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Lithium Hoarding Behind Failure of Promising New Battery

New study shows how the choice of electrolyte can cause high-capacity batteries to quickly fade

March 2016
International Collaboration Studies Effects of Marine Renewable Energy Devices

Sick of your battery dying? Lightweight lithium-sulfur batteries are a promising solution that hold two times the energy of those on store shelves, but they often fade and won't hold a charge for long. Through the Joint Center for Energy Storage Research (JCESR), researchers at PNNL identified one cause behind this problem.

Electrodes Evaluations

They found that salts used in the battery liquid make a big difference. When a salt called LiTFSI is packed in the liquid, a test battery can hold most of its charge for more than 200 uses. The LiTFSI helps bind up lithium atoms and sulfur on the electrode but quickly releases them. In contrast, a similar liquid ties up the lithium and sulfur but doesn't release it. The result is an electrode that quickly degrades; the battery fades after a few dozen uses.

To determine the influence of electrolytes in lithium-sulfur batteries, the team did experiments with both LiTFSI and a similar electrolyte, called LiFSI, which has less carbon and fluoride. After continually measuring the amount of energy that the battery held and released, the team did a post-mortem analysis to study the electrodes.

They discovered that with the LiTFSI, the electrode's lithium atoms became bound up with sulfur. The result is lithium sulfide (LiSx) forming on the electrode's surface. With LiFSI, lithium sulfate (LiSOx) formed. By calculating the strength with which the compounds clung to the lithium, they found that the lithium sulfide easily broke apart to release the lithium. However, the lithium sulfate was hard to separate. The oxygen in the lithium sulfate was the culprit.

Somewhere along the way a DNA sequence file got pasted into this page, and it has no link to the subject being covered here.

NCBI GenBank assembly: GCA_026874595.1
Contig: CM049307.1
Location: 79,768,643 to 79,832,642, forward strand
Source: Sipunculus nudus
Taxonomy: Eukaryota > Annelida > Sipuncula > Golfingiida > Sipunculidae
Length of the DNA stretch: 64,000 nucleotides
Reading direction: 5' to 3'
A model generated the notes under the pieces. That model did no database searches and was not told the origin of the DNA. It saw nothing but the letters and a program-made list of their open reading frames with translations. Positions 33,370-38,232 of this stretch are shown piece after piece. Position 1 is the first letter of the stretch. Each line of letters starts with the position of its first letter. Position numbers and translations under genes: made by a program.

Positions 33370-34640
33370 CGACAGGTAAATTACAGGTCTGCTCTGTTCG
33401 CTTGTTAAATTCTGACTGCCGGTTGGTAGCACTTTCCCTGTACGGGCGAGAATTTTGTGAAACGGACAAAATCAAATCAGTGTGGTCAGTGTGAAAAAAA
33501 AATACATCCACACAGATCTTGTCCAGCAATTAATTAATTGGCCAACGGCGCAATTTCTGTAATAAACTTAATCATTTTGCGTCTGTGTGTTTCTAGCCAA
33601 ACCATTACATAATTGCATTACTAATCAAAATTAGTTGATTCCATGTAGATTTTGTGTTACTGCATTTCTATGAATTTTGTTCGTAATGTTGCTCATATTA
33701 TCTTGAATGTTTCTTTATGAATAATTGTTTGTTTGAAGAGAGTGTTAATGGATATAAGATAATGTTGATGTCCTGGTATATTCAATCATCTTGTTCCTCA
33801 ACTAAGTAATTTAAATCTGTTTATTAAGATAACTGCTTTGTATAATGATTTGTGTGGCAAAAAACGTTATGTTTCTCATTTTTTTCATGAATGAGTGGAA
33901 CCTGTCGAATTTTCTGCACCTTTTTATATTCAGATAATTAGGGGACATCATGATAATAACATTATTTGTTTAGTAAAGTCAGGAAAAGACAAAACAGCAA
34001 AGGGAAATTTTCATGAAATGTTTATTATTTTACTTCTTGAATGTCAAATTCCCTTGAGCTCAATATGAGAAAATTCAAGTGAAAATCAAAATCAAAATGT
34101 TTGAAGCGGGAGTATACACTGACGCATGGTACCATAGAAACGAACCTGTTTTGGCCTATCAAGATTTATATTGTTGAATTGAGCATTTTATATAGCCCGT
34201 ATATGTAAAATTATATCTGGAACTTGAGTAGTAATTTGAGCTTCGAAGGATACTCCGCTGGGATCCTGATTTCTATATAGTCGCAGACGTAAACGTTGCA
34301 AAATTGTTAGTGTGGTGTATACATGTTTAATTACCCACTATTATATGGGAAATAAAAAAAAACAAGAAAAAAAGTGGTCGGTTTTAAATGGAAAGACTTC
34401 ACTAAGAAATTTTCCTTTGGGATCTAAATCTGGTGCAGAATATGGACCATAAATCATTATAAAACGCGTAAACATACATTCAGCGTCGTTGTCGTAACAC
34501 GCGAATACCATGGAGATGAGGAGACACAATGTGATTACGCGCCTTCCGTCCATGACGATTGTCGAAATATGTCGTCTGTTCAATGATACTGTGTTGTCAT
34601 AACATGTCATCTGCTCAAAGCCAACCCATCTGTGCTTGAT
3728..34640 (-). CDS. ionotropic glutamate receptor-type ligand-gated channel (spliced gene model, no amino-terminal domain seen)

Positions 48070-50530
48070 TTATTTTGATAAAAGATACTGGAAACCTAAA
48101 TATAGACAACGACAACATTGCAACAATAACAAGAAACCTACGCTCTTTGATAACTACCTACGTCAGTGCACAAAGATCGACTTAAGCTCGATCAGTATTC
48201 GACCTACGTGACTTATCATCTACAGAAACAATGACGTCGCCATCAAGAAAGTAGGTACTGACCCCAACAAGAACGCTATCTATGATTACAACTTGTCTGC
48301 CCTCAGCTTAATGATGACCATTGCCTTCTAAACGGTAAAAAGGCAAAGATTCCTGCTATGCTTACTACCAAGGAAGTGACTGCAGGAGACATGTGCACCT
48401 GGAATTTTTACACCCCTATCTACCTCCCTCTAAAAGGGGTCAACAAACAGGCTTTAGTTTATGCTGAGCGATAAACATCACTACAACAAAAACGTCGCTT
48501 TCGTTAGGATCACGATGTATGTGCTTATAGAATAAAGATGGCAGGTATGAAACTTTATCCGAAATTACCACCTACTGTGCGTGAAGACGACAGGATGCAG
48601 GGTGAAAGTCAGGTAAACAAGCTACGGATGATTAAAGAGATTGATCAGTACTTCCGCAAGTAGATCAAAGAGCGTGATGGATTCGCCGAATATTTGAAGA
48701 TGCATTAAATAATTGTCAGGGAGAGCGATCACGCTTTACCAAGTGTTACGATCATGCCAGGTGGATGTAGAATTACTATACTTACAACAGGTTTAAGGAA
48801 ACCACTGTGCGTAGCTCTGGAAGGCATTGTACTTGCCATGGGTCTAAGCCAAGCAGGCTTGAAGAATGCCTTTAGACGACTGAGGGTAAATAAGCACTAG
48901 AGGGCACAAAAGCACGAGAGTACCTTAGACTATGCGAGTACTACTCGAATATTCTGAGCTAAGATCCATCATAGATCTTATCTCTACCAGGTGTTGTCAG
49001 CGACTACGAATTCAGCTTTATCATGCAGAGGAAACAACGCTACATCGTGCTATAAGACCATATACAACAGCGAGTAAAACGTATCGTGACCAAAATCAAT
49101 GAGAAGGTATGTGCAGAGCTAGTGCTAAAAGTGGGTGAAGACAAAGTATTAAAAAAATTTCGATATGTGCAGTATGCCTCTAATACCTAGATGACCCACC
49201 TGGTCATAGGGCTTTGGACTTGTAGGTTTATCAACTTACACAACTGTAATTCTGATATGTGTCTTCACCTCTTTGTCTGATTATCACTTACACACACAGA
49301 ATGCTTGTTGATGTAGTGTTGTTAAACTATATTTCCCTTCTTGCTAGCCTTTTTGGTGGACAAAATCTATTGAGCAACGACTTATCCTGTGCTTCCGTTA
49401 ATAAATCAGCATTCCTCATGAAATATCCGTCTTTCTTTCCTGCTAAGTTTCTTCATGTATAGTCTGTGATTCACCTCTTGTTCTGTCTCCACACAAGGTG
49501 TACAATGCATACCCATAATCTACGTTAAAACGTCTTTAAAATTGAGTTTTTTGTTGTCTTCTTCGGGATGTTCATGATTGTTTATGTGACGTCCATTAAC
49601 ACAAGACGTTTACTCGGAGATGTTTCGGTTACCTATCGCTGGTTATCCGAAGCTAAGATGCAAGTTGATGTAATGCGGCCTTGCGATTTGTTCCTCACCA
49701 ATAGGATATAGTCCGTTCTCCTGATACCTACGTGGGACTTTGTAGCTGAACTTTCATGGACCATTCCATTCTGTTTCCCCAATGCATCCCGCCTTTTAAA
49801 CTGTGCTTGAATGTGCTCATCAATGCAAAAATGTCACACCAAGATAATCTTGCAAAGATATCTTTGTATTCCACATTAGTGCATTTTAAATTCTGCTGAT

"By conducting a macroscopic compositional analysis combined with simulations, we can see which bonds are easily broken and what will happen from there," said Ji-Guang (Jason) Zhang, who led the study. "This process lets us identify the electrolytes behavior, guides us to design a better electrolyte, and improve the cycle life of lithium-sulfur batteries."

This work offers needed design principles for creating long-lasting, high-capacity batteries. For the researchers, the next step is developing an electrolyte additive that forms a protective layer on the lithium anode's surface, protecting it from the electrolyte.

This research was originally highlighted on PNNL's Physical Sciences Division webpage.

PNNL Research Team: Ruiguo Cao, Junzheng Chen, Kee Sung Han, Wu Xu, Donghai Mei, Priyanka Bhattacharya, Mark Engelhard, Jun Liu, Ji-Guang Zhang, and Karl Mueller


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